Features - Business

2021: Construction industry predictions

2020 has proven that even that the best laid plans need to be flexible in order to survive. As one of the sectors hardest hit by both Brexit and the coronavirus pandemic, the construction industry has been forced to react, adapt, and innovate. But has this shaped the industry permanently and has it altered what’s on the cards for 2021? Kate Onions, head of construction disputes, and Adam Watson, construction lawyer, both at law firm Shakespeare Martineau, discuss their five predictions for the next year.

Putting the Brexit foot forward

The UK’s existing skills shortage is no secret. With EU talent currently making up eight percent of the construction industry workforce, there is a real concern that the skills gap may increase exponentially (a possible ‘skills gulf’) if EU workers are not permitted to remain in or enter into the UK.

Currently, EU nationals who live in the UK before 31 December 2020 are allowed to continue to do so until 30 June 2021, which is the deadline for applying for settled status. However, any EU nationals arriving after 31 December 2020 will require a visa or sponsorship in order to secure employment.

When it comes to the import and export of goods and materials, there is real uncertainty surrounding how tariffs may be impacted. A change in tariffs for imports, in particular, is likely to lead to the inflation of prices from EU suppliers providing goods and materials to the UK. This is a serious concern given that almost a quarter of construction products used in the UK are imported, with almost two thirds of such products coming from EU countries.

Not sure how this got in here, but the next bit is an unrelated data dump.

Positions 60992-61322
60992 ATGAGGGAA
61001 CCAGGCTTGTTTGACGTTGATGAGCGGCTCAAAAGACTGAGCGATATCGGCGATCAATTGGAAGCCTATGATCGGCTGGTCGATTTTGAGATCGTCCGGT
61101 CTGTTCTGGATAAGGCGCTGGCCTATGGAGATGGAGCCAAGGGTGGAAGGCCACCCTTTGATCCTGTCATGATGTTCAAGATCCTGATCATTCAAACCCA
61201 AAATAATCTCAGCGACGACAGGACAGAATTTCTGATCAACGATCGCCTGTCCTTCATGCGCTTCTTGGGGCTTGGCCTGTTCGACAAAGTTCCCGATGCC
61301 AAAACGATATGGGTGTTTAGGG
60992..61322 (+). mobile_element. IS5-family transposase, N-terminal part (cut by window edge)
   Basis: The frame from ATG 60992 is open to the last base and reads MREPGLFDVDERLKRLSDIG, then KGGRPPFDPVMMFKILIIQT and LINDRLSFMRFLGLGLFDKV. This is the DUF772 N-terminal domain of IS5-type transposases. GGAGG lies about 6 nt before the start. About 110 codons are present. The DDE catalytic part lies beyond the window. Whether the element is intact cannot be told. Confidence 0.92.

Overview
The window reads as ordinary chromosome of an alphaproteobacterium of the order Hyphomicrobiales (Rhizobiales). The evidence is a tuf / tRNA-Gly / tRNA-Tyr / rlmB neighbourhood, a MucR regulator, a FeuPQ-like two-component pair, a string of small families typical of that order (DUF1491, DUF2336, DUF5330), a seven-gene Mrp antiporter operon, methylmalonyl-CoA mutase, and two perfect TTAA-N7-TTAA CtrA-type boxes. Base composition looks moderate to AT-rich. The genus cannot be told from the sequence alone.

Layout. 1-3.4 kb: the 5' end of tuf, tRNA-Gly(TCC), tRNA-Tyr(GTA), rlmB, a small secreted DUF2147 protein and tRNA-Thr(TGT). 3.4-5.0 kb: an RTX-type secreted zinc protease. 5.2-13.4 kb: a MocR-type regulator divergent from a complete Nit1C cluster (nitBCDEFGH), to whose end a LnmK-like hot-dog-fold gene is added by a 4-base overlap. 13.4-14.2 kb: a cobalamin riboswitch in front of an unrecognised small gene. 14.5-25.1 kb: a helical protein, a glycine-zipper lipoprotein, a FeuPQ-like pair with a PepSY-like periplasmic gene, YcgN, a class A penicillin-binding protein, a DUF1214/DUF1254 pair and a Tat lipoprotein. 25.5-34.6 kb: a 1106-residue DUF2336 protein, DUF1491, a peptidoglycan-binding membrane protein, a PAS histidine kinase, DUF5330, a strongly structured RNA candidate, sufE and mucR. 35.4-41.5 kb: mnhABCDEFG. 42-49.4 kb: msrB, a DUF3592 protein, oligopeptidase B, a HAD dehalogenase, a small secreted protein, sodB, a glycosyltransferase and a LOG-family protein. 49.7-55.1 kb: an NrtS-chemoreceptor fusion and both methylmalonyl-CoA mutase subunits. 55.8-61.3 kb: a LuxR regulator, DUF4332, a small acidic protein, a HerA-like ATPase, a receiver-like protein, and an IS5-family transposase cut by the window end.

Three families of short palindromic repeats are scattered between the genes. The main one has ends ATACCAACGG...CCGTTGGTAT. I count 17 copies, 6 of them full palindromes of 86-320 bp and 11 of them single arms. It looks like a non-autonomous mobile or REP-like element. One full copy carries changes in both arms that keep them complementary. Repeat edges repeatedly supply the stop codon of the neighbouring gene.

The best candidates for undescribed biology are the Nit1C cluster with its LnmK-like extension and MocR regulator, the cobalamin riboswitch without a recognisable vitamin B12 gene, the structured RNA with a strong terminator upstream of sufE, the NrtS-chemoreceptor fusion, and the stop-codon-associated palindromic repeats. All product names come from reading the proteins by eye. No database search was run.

It is good practice, in any event, for contractors to ensure that the channels of communication with their supply chain are open. This will help ensure that when issues do arise there is likely to be good communication and dialogue in resolving the issues without causing pinch points and critical delays to projects.

The impact of Brexit on the planning process could influence development programmes, where consents must be obtained before construction works can even begin. It is therefore more important than ever for contractors to plan ahead and include a buffer zone (i.e., float) into any strategy. However, it is also key to avoid the tendency to try to cover all eventualities and focus on the most important suppliers and the most vital information in any supply chain mapping.

Ongoing impacts of the COVID-19

The biggest impact of the COVID-19 pandemic on the construction industry has arguably been financial. However, one of the most noticeable impacts on a day-to-day basis is the huge increase in on site safety, something which will continue to develop and increase during 2021 and beyond.

In order to mitigate the spread of the virus, the construction industry’s focus will be on the separation of workers, and enhanced equipment and cleanliness protocols. Separation is a particularly difficult thing to achieve on site, where close cooperation and teamwork are the norm. Therefore, it is likely that smaller teams will be used, with the potential for staggered shifts to limit numbers. With the likelihood that social distancing will continue to be a fixture in 2021 with those working on site required to wear masks, use sanitizer, and keep their distance where possible.

Make way for modular construction